Few core Kubernetes resources have a more colourful history than Ingress. Ingress waited patiently as a beta resource for a long time, quietly garnering support before finally being moved to v1 under networking.k8s.io.
Almost all of our customers are using Kubernetes, at least in part, to host web services of some form. In these scenarios, Ingresses, Ingress controllers and other integrations built on Ingress offer tremendous value as a standard API. However, this is also a complicated problem to solve with different configuration options and different controllers it can be hard to configure Ingress resources correctly. We thought we’d have a go at making things easier. Our Ingress Builder tool was the result.
Ingress Builder was developed to make configuring Ingress resources more interactive by allowing users to discover and configure annotations for their Ingress controllers easily in a single web interface.
- Multiple ingress controllers: Add annotations from the following controllers: Traefik, Nginx-ingress, Kong, Ha-proxy, Azure-gateway, Amazon-load-balancer.
- Cert-manager: Secure your routes with TLS using cert-manager Ingress annotations.
- Multiple API versions: Select the correct Ingress template for your Kubernetes cluster version.
You can try out Ingress Builder here.
Our goal with Ingress Builder is not to replace controller documentation, but to be a tool to help users browse the available config options and generate a valid YAML resource at the same time. Each annotation will also link to the respective paragragh in the controller’s documentation.
Configuring an Ingress resource with Ingress Builder
Let’s say we have a cluster with both the NGINX Ingress Controller and cert-manager already installed, plus the required certificate issuers, our Ingress configuration would follow the following steps:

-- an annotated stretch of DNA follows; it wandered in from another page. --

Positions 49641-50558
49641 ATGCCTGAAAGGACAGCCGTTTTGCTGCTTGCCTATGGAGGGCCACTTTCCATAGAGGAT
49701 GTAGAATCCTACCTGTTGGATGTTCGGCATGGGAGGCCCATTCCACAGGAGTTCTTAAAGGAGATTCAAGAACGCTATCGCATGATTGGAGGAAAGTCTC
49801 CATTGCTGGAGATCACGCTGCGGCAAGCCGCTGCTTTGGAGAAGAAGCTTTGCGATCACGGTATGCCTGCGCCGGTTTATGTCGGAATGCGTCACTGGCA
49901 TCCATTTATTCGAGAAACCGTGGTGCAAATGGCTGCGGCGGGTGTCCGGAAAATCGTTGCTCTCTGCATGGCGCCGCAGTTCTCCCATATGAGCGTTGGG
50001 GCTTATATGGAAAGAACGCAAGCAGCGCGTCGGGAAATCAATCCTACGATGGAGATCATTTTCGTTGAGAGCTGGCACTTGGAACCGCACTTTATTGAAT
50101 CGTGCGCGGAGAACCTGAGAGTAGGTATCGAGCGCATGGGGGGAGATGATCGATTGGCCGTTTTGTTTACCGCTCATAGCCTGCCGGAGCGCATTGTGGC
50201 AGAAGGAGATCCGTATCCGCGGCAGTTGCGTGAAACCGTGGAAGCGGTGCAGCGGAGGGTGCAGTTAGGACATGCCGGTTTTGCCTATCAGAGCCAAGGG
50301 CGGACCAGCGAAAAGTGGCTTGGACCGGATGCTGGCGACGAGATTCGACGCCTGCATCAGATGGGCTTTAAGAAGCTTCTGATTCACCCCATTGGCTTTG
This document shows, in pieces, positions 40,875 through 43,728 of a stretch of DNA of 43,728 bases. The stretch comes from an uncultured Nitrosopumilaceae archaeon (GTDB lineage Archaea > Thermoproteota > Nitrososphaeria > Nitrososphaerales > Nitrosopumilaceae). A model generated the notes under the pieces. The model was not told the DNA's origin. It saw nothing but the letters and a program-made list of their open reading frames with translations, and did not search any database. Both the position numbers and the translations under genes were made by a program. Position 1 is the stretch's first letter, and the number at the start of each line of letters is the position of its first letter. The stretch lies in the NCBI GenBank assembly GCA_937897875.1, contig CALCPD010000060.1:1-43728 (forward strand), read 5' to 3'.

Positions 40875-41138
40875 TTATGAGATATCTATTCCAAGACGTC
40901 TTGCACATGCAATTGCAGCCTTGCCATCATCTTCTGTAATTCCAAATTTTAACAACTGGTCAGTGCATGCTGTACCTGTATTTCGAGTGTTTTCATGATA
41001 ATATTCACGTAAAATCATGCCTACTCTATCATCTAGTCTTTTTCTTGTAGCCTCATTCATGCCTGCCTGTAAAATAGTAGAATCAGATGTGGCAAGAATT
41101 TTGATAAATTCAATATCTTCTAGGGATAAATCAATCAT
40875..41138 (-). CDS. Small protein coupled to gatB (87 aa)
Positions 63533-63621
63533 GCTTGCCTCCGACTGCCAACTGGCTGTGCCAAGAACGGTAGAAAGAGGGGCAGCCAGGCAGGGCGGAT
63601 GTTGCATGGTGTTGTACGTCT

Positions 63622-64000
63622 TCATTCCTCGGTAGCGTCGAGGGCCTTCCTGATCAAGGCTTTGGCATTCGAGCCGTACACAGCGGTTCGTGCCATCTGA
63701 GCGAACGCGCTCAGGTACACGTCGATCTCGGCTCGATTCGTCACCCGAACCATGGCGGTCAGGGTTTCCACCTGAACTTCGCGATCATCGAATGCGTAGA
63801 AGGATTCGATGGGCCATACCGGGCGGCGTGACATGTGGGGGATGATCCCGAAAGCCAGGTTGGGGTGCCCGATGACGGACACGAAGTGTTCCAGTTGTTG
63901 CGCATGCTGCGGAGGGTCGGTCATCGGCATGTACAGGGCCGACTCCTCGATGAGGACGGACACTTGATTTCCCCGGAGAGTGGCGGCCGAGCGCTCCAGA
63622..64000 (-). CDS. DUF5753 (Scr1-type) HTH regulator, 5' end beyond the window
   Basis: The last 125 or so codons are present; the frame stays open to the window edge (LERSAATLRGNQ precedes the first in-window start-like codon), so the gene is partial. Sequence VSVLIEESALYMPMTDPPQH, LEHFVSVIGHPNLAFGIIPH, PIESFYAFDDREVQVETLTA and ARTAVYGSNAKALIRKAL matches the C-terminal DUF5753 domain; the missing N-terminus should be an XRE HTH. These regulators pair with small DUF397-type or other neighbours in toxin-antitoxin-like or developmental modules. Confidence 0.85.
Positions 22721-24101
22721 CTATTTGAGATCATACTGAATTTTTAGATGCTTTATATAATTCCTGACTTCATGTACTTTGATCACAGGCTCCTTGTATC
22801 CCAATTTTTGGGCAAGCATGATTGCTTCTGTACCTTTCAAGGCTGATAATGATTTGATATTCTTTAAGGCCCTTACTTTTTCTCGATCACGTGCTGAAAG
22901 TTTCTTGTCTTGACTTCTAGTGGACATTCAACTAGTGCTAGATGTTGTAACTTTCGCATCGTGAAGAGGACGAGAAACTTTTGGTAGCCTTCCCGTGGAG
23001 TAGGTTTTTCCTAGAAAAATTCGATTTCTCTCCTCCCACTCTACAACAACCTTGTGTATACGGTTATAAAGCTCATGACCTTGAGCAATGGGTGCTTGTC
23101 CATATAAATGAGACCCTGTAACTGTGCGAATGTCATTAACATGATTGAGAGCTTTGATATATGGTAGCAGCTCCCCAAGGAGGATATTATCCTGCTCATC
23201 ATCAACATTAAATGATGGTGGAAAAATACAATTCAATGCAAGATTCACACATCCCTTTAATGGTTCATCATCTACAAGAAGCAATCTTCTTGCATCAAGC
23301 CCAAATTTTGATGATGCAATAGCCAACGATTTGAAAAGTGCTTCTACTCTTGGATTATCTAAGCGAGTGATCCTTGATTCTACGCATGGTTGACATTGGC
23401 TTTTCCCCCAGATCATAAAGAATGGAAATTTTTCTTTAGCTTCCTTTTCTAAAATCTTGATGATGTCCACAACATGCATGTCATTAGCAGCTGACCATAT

We start by selecting a compatible Ingress version for our Kubernetes cluster. In this example we will use the latest stable Ingress version (
We then select the nginx-ingress Ingress controller on the top right of the page. In this scenario, we would like to set different connection timeout values for the request passing through the Ingress. Select timeout from the nginx-ingress side-panel section and select the timeout annotations needed:
We now need to add the cert-manager.io/cluster-issuer annotation to our Ingress and specify our cluster issuer name. Select issuers from the cert-manager side-panel section and select the cert-manager.io/cluster-issuer annotation.
We can now copy our manifest to clipboard and update the Ingress spec field with our service details.
apiVersion: networking.k8s.io/v1 kind: Ingress metadata: name: example-ingress annotations: nginx.ingress.kubernetes.io/proxy-send-timeout: '200' nginx.ingress.kubernetes.io/proxy-read-timeout: '200' nginx.ingress.kubernetes.io/proxy-connect-timeout: '200' cert-manager.io/cluster-issuer: lets-encrypt-prod spec: rules: - host: $YOUR_HOST http: paths: - path: $YOUR_PATH pathType: Prefix backend: service: name: $YOUR_SERVICE port: number: $YOUR_SERVICE_PORT tls: - hosts: - $YOUR_HOST secretName: $YOUR_TLS_SECRET
We plan to support configuration of the
spec field, as well as supporting more add-ons (beyond cert-manager) which also utilize annotations such as external-dns. We’re also keeping a keen eye on the Gateway API that is under active development.
Get started with Jetstack Secure
With our Jetstack Secure service, we’ll also help you manage and configure cert-manager and enable you to see a view of the certificates and their status across your clusters. The issuer wizard will help you create Issuer manifests ready to be applied, including ACME (eg Let’s Encrypt), HashiCorp Vault and more. It’s free to get started with your first cluster.